Bouchet Style Guitars

Discussions relating to the classical guitar which don't fit elsewhere.
630mm
Posts: 21
Joined: Sun Jun 04, 2017 9:32 pm

Bouchet Style Guitars

Post by 630mm » Fri Jun 16, 2017 3:17 am

Hi, I just purchased a Benito Huipe Bouchet style guitar and I'm wondering if the differences in this guitar from my other guitars can be attributed to the Bouchet influences and bracing.

Most notably:
Top seems very stiff
Bass has much less low frequency content
Trebles are pingy unless extra hard tensions are used and then sound somewhat nasal

However, the sustain and harmonics on this guitar are the best I've experienced. Is this how Bouchet guitars typically sound?
2017 Benito Huipe "Bouchet" Spruce 655mm
2015 Francisco Navarro Concert Cedar 630mm
1999 Esteve 1GR08 Cedar 655mm
1972 Yamaha GC-6D Ezo Spruce 662mm

Sprucetop
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Joined: Thu Jun 04, 2015 3:36 am
Location: Twin Cities, MN

Re: Bouchet Style Guitars

Post by Sprucetop » Fri Jun 16, 2017 6:16 am

Yes and great note separation, quick response and clarity. This type of guitar projects well because of its brightness. Personally, I wouldn't use high tension strings - I would use medium or low and let the guitar open up naturally. Is it a new guitar? If so give it time. As for the trebles sounding "pingy", no offense but check your nails. I was shocked when my Bouchet style guitar arrived as the sound was a little harsh when using longer nails. I now play with shorter nails and try to keep them nicely buffed. When my nails are perfect its the best sounding guitar I've owned.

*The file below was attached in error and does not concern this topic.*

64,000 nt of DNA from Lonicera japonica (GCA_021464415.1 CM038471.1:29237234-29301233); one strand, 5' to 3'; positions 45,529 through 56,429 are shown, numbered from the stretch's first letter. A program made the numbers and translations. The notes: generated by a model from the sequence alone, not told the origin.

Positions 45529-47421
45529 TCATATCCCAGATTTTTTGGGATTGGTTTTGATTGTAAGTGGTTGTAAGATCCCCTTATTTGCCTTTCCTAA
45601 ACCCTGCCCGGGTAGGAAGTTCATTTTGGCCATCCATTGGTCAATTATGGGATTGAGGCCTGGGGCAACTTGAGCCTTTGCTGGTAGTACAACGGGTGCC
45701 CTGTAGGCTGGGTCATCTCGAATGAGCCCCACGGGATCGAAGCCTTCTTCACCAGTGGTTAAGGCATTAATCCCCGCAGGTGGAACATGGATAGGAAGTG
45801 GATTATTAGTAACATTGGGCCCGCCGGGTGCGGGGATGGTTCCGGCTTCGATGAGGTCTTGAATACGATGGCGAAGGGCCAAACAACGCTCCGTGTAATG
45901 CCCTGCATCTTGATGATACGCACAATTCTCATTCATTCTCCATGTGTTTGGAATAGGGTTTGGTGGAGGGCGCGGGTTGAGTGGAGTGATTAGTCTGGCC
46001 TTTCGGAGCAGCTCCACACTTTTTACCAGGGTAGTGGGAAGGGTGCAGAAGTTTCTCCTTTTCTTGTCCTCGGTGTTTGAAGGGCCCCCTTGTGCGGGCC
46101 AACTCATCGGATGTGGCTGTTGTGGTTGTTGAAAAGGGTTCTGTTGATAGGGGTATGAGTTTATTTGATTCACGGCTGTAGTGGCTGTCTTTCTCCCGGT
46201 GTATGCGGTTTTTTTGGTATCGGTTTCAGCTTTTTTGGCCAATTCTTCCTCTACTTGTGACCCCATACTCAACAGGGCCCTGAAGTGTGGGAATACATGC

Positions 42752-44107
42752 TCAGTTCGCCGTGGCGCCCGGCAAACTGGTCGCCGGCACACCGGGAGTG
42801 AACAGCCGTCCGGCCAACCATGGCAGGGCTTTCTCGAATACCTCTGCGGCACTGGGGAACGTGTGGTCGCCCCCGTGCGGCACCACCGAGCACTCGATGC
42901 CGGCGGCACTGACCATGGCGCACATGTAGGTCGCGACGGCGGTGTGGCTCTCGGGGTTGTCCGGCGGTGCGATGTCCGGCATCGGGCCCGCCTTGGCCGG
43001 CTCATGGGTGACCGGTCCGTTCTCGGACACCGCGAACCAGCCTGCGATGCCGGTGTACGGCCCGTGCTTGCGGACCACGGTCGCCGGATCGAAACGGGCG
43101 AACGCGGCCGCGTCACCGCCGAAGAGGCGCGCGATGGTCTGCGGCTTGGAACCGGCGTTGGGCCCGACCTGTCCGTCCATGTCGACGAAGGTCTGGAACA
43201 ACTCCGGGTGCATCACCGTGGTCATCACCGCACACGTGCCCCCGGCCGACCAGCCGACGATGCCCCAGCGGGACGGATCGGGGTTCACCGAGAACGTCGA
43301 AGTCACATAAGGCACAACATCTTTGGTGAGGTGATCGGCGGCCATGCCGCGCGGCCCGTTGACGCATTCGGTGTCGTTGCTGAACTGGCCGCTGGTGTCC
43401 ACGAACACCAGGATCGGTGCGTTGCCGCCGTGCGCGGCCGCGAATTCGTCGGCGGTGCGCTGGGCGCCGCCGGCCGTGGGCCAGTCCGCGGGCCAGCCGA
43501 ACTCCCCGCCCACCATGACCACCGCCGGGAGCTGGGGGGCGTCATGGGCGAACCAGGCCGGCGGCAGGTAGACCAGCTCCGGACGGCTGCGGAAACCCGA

"Music exists for the purpose of growing an admirable heart." Shinichi Suzuki

630mm
Posts: 21
Joined: Sun Jun 04, 2017 9:32 pm

Re: Bouchet Style Guitars

Post by 630mm » Fri Jun 16, 2017 4:30 pm

Thanks, yes it's new. The pingyness seems directly related to tension on this guitar. I started with EJ45s and moved up in tension until the pingy sound went away. If it opens up and I can move back down in tension, bonus! Which Bouchet style guitar do you play? I've often heard about note separation and clarity being good with this style. My separation and clarity at the moment seems worse due to the great sustain. I may need to rethink my damping entirely on this guitar. The first time I tried the opening harmonics in Capricho Arabe, wow!!
2017 Benito Huipe "Bouchet" Spruce 655mm
2015 Francisco Navarro Concert Cedar 630mm
1999 Esteve 1GR08 Cedar 655mm
1972 Yamaha GC-6D Ezo Spruce 662mm

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Chris Sobel
Luthier
Posts: 1002
Joined: Sat May 04, 2013 8:44 am
Location: Vancouver, WA

Re: Bouchet Style Guitars

Post by Chris Sobel » Fri Jun 16, 2017 4:52 pm

630mm wrote:
Fri Jun 16, 2017 3:17 am
Hi, I just purchased a Benito Huipe Bouchet style guitar and I'm wondering if the differences in this guitar from my other guitars can be attributed to the Bouchet influences and bracing.

Most notably:
Top seems very stiff